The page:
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American Impressionists Seen by French Critics

Claude Monet's Home and Garden in Giverny in Spring. Photo by Ariane Cauderlier

Frederick Carl Frieseke, Richard E.Miller and Louis Ritman, whose paintings you can admire in the American Impressionist Gallery of the IMA, lived in France in the early twentieth century. They settled in the Normandy countryside town of Giverny, which had become a colony of artists attracted by the quiet living and beautiful landscapes revealed twenty years before in Claude Monet’s paintings.

 In France, these painters would participate in local exhibitions and develop a network of friends and buyers. They were part of the “Société internationale de peinture et sculpture”and of the “Groupe des peintres et sculpteurs américains de Paris,” which exhibited in Parisian galleries such as the Galerie Georges Petit, Galerie Knoedler, or Galerie Dewambez. Foreign artists were also promoting themselves in societies such as the American Art Association of Paris and the Société Artistique de Picardie. And they frequently exhibited at the Salon, which was the best exposure an artist could dream about in the early twentieth century. Louis Ritman and Frederick Frieseke even became members of the prestigious Société Nationale des Beaux-Arts.

In addition to their commercial success, they also received official honors from the French state: Miller and Frieseke were made Knights of the Legion d’Honneur, Miller received a gold medal at the 1900 Salon de la Société des Artistes Français, and paintings by these two artists were bought by the French state and are still part of the French national collection. Although a lot of their works were shipped to the U.S. where dealers such as Macbeth galleries would sell them, these artists found in France a real exposure and official recognition for their art.

Obviously, showing their works exposed them to critics. French art journalists would often praise the lightness, femininity and the bright colors of their works, focusing on the delicacy of their color harmonies. For example, one reviewer [1] highlighted the “light variations of a muffled daylight” [2], and the “subtle richness of the tones set” [3] in Frieseke’s paintings.

This sense of tonal harmonies is obvious in works like Early Morning Sunshine by Louis Ritman, or Afternoon – Yellow Room by Frieseke. In this work, he created a subtle pastel harmony of green, pink and white that envelopes the woman’s calm meditation. The model’s dress, so close to the fabric of the armchair, shows the painter’s ability to paint a subtle variety of whites, that led a journalist to call Frieseke ”the virtuoso of white.” [4]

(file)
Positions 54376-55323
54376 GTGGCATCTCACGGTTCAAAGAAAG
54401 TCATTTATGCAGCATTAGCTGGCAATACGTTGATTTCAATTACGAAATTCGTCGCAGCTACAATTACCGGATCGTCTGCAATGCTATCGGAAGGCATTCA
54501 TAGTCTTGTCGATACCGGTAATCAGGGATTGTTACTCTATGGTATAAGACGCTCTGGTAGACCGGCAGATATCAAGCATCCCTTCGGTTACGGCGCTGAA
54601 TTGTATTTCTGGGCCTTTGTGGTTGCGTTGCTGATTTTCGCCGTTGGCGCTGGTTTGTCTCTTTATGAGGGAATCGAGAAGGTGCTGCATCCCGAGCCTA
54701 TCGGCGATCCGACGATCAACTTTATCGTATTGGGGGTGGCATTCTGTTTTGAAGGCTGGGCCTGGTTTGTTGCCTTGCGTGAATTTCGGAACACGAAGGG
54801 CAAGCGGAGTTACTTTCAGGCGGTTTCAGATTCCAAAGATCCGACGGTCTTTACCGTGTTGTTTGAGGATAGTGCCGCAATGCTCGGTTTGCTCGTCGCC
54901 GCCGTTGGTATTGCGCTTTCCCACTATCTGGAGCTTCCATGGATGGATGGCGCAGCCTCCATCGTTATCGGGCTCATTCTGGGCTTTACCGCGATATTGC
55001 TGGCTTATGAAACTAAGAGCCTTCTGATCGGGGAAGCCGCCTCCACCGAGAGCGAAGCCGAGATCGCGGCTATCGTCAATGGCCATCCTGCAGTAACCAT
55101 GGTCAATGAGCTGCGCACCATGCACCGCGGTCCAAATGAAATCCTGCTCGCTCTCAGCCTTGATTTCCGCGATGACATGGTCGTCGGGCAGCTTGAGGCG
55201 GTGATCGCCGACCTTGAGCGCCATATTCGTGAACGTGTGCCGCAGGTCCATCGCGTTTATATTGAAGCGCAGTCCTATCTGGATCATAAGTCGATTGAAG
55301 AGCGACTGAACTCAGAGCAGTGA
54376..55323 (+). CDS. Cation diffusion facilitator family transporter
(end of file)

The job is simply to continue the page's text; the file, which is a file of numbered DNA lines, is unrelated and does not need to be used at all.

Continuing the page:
Frederick Carl Frieseke, "Afternoon-Yellow Room," 1910. James E. Roberts Fund. 29.71.

It is interesting to read all of these comments about subtle color harmonies and pastel hues, knowing that Fauvist paintings were exhibited in Paris for almost a decade by then.  There’s a clear contrast in the vocabulary critics employ to describe the shocking colors used by Henri Matisse, André Derain and Maurice de Vlaminck, perceived as wild and aggressive, compared to Miller, Frieseke and Ritman’s soft tonalities.

This taste for beautiful colors depicting pretty women in rich sunlit interiors is what American Impressionists were most appreciated and reproached for at the same time. In an article from 1910, the reviewer for L’Art et les Artistes comments on the frivolity and lack of meaning in a Richard Miller painting, writing it is “one more occasion for this clever artist to arrange pretty things, to paint a pretty dress…” [5]

Indeed, if American artists adopted the high key palette of Monet and Pissarro, American Impressionism isn’t similar to French Impressionism. Without being political, French Impressionism shows the society in its modernity: the urban life, the train stations, the smoking chimneys of the factories. This depiction of the modern world is totally absent from the images of women having tea, reading or looking at their mirror reflection painted by Frederick Frieseke, Louis Ritman and Richard Miller in Giverny.

Louis Ritman, "Early Morning Sunshine," about 1913. Partial and Promised Gift of Jane and Andrew Paine. 1997.5.

A journalist for La Gazette des Beaux-Arts summarizes that idea when writing about Louis Ritman’s work: “colors are solid and souls untroubled.” [6] Commenting on the serenity of the figures, he also expresses the lack of depth in the American Impressionist subject matters. Only interested in the color arrangements and the formal aspect of their works, the artists of the Giverny Group never minded with the psychology of their figures or with social concerns. By doing so, they were promoting both a vision of society and a way of painting that reassured conservative critics and Salon jury, along with the bourgeois clientele.

[1] Art et Décoration, Tome 17, January 1905, Supplément, François Monod, « L’Exposition de la Société Internationale de Peinture et de Sculpture » p.1.

[2] (“fines modulations d’un jour assourdi”)

[3] (« discrète préciosité dans l’assortiment des tons”)

[4] (« le virtuose du blanc ») Art et Décoration, Tome 36, May 1914, « La Peinture au Grand Palais, La Triennale », Roger de Felice, p.75.

[5] (« La Statuette chinoise de M. Richard Miller est pour cet ingénieux artiste une occasion de plus d’arranger de jolies choses, de peindre une jolie robe…”) L’Art et les Artistes, Tome 11, 1910, François Monod, « Le Mois Artistique, le Salon de la Société des Artistes Français », pp. 179-184, p.181.

[6] (“les couleurs sont solides et les âmes inagitées”) La Gazette des Beaux-Arts, May 1920, no 705, Etienne Bricon, « Les Salons de 1920, Premier article, Le salon de la Société Nationale des Beaux-Arts», pp 319-350, p336.

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